Big name developers and publishers aside, will there be indie dev support?
Oh god yeah, I’m a big indie fan.
In what sort of capacity will you get involved with indies?
We’re going to create an SDK and let them go wild with it. Effectively it becomes a way for them to draw attention to their games without the need of a policy agreement. It’s a longer term thing, but not something we’re working on yet. I would do that for free for indies as I’ve always been a big fan.
Have you spoken to Apple about the possibility of a Gaikai app?
You know, let’s just say there’s no company I’m not talking to. But the reality with us is…are we trying to come in and mess up the way things work for people today? The answer is no, because we’re business-to-business so we’re trying to make it possible for games like World of Warcraft to work on iPad without disrupting the way Apple does its business model in any way. So think of us as an enabler.
So if a publisher wants to put a title on the iPad that couldn’t possibly run on the iPad then that’s where we come in, but they would be expected to use the standard Apple store and they would be expected to follow Apple’s rules. All we’re doing is selling the server time to make this possible.
So theoretically then the iTunes App store could become more than just apps? It could be blown wide open?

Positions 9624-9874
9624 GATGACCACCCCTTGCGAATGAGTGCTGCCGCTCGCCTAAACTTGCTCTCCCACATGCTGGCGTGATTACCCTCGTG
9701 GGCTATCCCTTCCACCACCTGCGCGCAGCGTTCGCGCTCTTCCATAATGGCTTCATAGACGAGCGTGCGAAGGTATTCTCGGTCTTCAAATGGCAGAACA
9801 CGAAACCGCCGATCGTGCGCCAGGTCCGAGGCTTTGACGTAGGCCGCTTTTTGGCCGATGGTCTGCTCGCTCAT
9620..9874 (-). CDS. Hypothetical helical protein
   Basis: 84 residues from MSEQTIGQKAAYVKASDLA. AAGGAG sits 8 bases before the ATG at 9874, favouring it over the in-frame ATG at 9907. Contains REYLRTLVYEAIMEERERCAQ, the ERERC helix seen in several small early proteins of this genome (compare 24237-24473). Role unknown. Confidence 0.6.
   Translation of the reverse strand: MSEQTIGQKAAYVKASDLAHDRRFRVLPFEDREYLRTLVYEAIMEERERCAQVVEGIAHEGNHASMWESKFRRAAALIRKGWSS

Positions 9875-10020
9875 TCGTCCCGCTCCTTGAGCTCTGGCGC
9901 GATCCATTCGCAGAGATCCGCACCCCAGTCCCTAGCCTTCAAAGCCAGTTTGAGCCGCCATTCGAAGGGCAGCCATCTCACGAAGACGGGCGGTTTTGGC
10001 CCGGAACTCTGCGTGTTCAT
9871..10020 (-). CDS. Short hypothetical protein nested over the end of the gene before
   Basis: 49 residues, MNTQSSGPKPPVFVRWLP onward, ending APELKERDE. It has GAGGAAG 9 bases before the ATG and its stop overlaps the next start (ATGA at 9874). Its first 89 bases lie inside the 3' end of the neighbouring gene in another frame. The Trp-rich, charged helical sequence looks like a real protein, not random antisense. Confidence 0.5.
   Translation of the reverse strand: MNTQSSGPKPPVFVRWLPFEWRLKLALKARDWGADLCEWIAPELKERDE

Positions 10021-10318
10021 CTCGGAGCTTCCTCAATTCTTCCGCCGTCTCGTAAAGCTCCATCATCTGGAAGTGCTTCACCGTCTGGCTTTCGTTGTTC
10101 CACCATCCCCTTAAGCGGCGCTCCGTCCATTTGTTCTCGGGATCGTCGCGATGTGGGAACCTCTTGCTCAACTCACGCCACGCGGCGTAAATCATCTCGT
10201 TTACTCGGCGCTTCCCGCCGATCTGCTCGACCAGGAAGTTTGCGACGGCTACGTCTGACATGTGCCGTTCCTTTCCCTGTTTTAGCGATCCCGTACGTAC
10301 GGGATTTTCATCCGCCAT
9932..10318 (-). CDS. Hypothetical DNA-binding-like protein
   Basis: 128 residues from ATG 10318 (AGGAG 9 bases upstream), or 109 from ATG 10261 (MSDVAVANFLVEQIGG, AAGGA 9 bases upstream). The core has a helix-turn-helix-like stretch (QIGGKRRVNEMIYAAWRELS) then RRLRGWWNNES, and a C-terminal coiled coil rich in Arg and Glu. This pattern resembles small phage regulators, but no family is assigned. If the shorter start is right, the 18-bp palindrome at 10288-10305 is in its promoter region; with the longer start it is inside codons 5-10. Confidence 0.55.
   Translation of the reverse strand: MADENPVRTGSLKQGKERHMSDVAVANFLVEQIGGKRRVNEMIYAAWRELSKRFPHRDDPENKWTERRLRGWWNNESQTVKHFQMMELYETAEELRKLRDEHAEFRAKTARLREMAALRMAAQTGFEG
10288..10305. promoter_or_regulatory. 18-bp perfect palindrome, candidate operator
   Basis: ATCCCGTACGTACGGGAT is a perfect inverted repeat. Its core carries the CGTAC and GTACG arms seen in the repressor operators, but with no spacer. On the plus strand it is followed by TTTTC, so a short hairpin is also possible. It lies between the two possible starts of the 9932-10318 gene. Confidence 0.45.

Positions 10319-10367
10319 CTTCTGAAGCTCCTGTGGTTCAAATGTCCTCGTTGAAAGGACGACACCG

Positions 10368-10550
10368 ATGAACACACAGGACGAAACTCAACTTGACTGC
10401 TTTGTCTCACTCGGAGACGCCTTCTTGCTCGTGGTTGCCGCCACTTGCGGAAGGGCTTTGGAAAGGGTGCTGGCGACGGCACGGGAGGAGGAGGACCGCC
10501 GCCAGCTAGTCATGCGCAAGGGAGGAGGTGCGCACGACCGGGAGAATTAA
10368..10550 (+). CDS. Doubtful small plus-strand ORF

There’s no software the iPad can’t run basically.
What are your plans for rolling out Gaikai going forward?
We’re now doing what I consider to be full QA testing. Then we will go live. We had planned to launch in California first, but the server teams here have gotten ahead of themselves so we’re actually going to have a major chunk of the US covered for launch and we’re also going to have Europe up before launch too.
Once Gaikai is out the door can you ever see yourself working on a game project again?
Oh god yes…No question about it. It’s kind of funny making games because it just depends on what kind of role you play in the process. What I would like to do is make a game where I physically program it myself. I get more of kick out of making a game than actually managing a game. It’s not surprising; spreadsheets versus programming? I’ll take the programming. I look forward to the day. The last game I personally programmed was Earthworm Jim and that’s a while ago now.
Will you ever do a new Earthworm Jim game?
Well it’s actually something that…just so you know, the team has remained good friends and I actually brought them together again and reformed the Earthworm Jim team to make a new game that was to be funded by Atari. We literally had meetings and started discussing what the game was going to be, but then Atari took a nosedive and the whole project got put on ice.
It was a shame because we had managed to achieve the goal of getting those core people back together. What I’m saying is they were willing to do it then, I think they would still be willing to do it at some point in the future. I think the point of Earthworm Jim was that it was making something humourous and there was no need to get super-serious. It was all about fun and there’s a lot of room for projects like that in the industry.